Are there documented alternatives to user stories within Agile that UX can use to handle 'bigger picture' thinking?

For example, there may be a web page that has 3 distinct 'chunks' of development. The developers need these broken into individual stories so they can go off and start building all the back end connections to make them work.

However, these 3 'chunks' have to be designed as one holistic page from a UX and UI standpoint.

We're struggling how to accommodate that in the context of JIRA--where we're expected to break down stories into daily-trackable tasks.

Adding UX tasks under each user story is one way to handle it, but that's essentially duplicating tasks.

For example "create wireframes" would be a task for each story. But there's only one wireframe: the wireframe for the page.

So we're trying to find a way to pull out the UX task as a separately trackable element that doesn't overlap/interfere with the stories dev is using.

One thought would be a 'ux story' (for lack of a better term) that might read as:

As [developer on our team], I need [to know what the UI will be] so I can [build the solution].

To me, that sounds rather silly, and is more of a hack than anything, but this would allow us to then build tasks for UX to handle and easily track within one story.

Has anyone found a better way to handle this (short of moving UX out of the sprints in the first place...)?

The 'design spike' has been one suggestion, though everything I read says those should be used sparingly. And we need a solution for each sprint so that UX can work on tasks that dev can then implement the next sprint.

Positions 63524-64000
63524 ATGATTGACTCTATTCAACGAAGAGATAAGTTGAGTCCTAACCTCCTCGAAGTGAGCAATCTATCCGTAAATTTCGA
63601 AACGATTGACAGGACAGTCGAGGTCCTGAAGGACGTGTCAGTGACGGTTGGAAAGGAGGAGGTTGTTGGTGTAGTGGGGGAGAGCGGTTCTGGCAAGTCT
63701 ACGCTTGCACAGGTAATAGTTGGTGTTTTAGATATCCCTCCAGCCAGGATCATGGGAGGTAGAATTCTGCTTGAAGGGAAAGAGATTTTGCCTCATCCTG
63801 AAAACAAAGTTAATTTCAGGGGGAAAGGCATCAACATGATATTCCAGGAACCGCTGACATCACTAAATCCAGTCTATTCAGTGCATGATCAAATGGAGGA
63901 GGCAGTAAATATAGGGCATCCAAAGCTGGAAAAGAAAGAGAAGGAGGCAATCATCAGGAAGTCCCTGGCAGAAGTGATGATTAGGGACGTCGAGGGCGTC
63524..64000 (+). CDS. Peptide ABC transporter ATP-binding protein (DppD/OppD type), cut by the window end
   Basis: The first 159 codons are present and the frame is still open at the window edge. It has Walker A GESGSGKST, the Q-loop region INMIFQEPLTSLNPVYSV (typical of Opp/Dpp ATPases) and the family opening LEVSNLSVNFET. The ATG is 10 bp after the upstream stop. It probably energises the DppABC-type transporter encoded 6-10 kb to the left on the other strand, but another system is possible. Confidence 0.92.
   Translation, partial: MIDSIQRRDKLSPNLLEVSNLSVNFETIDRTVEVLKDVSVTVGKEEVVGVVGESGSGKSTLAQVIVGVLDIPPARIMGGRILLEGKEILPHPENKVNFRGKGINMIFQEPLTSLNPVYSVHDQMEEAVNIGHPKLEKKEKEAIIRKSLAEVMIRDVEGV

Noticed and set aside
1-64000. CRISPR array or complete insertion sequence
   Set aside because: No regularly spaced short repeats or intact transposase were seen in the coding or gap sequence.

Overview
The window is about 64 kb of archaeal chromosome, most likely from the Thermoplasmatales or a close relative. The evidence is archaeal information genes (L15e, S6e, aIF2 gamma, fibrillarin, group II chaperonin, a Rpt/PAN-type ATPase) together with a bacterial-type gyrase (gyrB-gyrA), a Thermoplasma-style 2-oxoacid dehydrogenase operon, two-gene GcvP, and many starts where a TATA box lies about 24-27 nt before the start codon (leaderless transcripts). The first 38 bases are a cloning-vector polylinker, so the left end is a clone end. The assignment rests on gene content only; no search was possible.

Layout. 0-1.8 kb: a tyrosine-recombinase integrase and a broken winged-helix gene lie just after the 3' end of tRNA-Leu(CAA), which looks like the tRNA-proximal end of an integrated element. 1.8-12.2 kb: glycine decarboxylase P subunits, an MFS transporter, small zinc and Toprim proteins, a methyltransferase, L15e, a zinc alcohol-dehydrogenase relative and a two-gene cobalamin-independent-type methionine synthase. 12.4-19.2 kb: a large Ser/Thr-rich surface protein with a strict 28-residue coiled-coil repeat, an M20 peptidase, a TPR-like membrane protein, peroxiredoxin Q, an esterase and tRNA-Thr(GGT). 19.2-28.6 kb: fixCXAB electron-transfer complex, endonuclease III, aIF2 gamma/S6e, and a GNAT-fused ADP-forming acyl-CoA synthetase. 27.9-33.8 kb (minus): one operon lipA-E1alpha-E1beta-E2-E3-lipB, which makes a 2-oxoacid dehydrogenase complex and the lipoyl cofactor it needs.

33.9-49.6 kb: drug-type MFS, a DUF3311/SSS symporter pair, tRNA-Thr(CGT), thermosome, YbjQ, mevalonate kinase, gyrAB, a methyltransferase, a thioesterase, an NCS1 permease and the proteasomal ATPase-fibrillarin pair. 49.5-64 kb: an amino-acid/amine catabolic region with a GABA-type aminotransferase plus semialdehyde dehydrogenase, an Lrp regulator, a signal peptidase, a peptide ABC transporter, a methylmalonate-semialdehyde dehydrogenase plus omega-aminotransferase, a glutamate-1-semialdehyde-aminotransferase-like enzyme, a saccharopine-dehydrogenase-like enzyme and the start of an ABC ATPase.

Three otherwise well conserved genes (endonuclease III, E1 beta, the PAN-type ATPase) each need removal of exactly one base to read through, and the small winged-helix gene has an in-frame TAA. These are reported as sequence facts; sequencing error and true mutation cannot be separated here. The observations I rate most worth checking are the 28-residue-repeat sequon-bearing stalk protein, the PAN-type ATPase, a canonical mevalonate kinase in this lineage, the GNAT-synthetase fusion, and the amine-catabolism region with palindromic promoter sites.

• Agile works when you find the right balance. You shouldn't follow it so rigidly that you are scared to make a story just for general UI design. But also you can't just try to shoehorn your existing working method into agile management or you won't see the benefit. You need to adapt your working practices to allow minimal required work to produce a feature and avoid speculative work for stories that may change or never happen.
    – JamesRyan
    Commented Jul 21, 2015 at 13:05
  • 1
    I faced a similar issue and we did use JIRA. For a sprint or two we followed the hack you mentioned, after which there were no more UX stories and the process failed. Eagerly waiting for an answer. Commented Jul 22, 2015 at 15:41

3 Answers 3


Great question. I'll try and break it down into a couple of components of how to provide the holistic view and task management (and reference Jira documentation when I can). From what you have described, a user story to handle the 'bigger picture' thinking is called an Epic. An epic is essentially a large user story that can be broken down into a number of smaller user stories (JIRA Reference for Definition of Epic). Using epics provides a great way to roll up the 'chunks' of user stories that the development team need to provide a holistic view of what the requirement is. As I'm not too sure how your JIRA environment is setup, the following links are to a user guide for working with epics in Jira and a Q&A link as to how someone did an implementation in their JIRA environment of linking Epics with User Stories: